Sunday, August 16, 2015

Device-Free & Interactive Family Learning On The Go!

My son self-selected a magazine to read from the basket.
The basket wears a seat belt too!
Today, I am thankful for being intentional during the 25 minute device-free commute to church. I look forward to Sunday morning car rides because my husband drives and I am able to be fully present with our kids (ages 8 and 10).  (I  must admit that I am inconsistent and that sometimes I block them out by staring at my smart phone.)  This Sunday, however, I maximized this limited amount of time that the kids are buckled in, without devices, and are yearning for something to occupy their attention.  I want to share the 3 items I constantly keep in the car to facilitate mobile learning and spark conversation (whether or not I am engaged).
Reading basket in the backseat

1.  Reading Basket

Usually, when I'm driving without my husband, I prompt the kids to choose something to read from the reading basket in the back seat. I have written about the purpose and inspiration of the reading basket here and here.  Ten, twenty, and thirty minute car rides can provide a substantial amount of uninterrupted reading time. Magazines, word searches, crossword puzzles, joke books, chapter books, and Mad Libs are excellent basket fillers and provide hours of entertainment.  Endless choices and voice in the car!

2.   Flash Cards

Multiple flash cards are stored in the passenger's
 pocket of the door
This particular morning, I used the math flash cards on the ride to and from church.  I asked the kids if they knew the purpose of my quizzing them on the facts at a rapid fire pace. They both gave good answers. I explained that I wanted them to have enough mental energy to concentrate on figuring out which operation(s) would help them efficiently solve the word problem; and not be mentally taxed with solving the basic computation. My children are going into 4th and 5th grade this year. The word problems will involve multiple steps and operations and perseverance is imperative. It is time to accelerate their computational fluency of addition, subtraction, multiplication, and division facts.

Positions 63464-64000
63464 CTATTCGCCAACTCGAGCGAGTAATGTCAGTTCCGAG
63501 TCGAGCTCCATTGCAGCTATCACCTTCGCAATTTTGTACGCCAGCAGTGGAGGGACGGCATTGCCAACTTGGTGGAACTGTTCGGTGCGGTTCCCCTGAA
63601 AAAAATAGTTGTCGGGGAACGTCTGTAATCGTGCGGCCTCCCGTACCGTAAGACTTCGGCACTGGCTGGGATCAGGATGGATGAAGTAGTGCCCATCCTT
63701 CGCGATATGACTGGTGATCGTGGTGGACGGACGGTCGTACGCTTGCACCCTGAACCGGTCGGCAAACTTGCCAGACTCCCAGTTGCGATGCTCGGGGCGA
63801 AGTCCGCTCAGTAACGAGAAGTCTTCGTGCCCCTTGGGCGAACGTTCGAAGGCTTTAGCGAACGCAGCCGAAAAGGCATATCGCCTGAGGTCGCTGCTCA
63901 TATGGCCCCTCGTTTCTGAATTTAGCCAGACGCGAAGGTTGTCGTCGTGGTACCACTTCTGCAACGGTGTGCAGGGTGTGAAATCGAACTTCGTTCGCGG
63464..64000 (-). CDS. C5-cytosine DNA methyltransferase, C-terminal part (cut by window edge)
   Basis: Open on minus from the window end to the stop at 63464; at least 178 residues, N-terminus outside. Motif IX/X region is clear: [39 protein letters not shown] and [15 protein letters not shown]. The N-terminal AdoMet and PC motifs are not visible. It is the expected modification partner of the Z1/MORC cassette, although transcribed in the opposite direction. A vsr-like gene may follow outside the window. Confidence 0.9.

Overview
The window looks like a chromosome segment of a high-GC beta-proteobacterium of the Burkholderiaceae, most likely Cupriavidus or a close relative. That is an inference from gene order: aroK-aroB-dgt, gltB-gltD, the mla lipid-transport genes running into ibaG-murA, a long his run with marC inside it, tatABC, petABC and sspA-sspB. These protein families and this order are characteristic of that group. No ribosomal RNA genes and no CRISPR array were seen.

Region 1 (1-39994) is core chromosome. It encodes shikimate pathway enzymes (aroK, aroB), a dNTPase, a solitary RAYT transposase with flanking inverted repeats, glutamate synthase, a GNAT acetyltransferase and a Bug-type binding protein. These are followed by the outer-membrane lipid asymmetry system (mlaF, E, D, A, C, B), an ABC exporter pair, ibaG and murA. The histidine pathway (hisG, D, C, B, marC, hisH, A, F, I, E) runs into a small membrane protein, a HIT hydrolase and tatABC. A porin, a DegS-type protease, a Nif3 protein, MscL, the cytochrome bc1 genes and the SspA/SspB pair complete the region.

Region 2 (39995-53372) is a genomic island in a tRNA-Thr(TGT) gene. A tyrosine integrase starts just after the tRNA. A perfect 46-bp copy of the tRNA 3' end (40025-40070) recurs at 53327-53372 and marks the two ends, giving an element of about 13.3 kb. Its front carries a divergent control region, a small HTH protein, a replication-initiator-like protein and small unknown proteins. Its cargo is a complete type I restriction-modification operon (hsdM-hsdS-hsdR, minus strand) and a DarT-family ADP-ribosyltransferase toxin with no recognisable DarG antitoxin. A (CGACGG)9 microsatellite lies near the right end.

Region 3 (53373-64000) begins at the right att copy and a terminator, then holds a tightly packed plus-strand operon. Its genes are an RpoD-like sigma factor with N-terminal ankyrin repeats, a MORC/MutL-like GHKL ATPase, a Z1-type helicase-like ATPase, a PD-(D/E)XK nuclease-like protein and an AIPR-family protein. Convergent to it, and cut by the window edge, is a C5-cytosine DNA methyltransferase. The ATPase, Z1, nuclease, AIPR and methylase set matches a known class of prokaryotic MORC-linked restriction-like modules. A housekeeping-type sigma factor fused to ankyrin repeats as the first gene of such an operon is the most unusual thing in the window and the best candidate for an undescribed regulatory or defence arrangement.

I never really used flash cards or emphasized speed with them in the past because I wanted them to have a strong conceptual understanding of what the facts represented (number sense). Flash cards are for memorization and do not "teach" the facts. Rather, strategy-based instruction facilitates fact acquisition and number sense more efficiently than rote memorization.  With that said, I know the kids have a solid grasp of the functions of the four operations and I can use flash cards to boost their immediate recall.  

Math flash cards are not all that I pack in the car.  I also carry "Would You Rather" cards to spark humorous conversation.  I wrote about this card game here. We love laughing and giggling over the silly debate topics.

This summer I traveled across nine states with a good teacher friend and my two kids. I intentionally planned the road trip as an opportunity to boost our background knowledge.  I packed the "United States" and "Landmarks" flash cards, I found at Target, to provide short and relevant text. We sorted through the cards and found the nine states we were planning to visit.  The children orally read the cards as we entered each state and before touring each landmark. Reading in advance generated insightful questions, landmarks to discover in each state, and supported their blogging about the experience afterwards.

Reading about the Grand Canyon
before arrival
Reading about the Grand Canyon, seeing a simple photograph, and generating questions prepared us before we arrived (as mentioned in the article - The Night Before the Musuem).   We were able to look at the environment in a completely different way because we enhanced our background knowledge.  (I also share this article about using summer to boost background knowledge with parents.)

3.  Music  

I typically listen to Christian music or smooth jazz stations while I am driving.  I find the music on these stations to be uplifting, relaxing, and the lyrics are appropriate for my children. However, I still have a few educational CDs in the car I pop in occasionally. Keeping these educational lyrics in the car is an easy reminder to review academic skills in a novel manner.

These are three items that came to my mind this morning. Again, I must confess I do not use these items every single car ride.  I do not feel any family has to use these items every single time.  I do think it is important to use them to support learning after school hours, but please find an appropriate balance for your family.  Additionally, I am sure there are many other ways to facilitate interactive family learning without iPads and TV screens.  Please feel free to add suggestions in the comments below.


No comments:

Post a Comment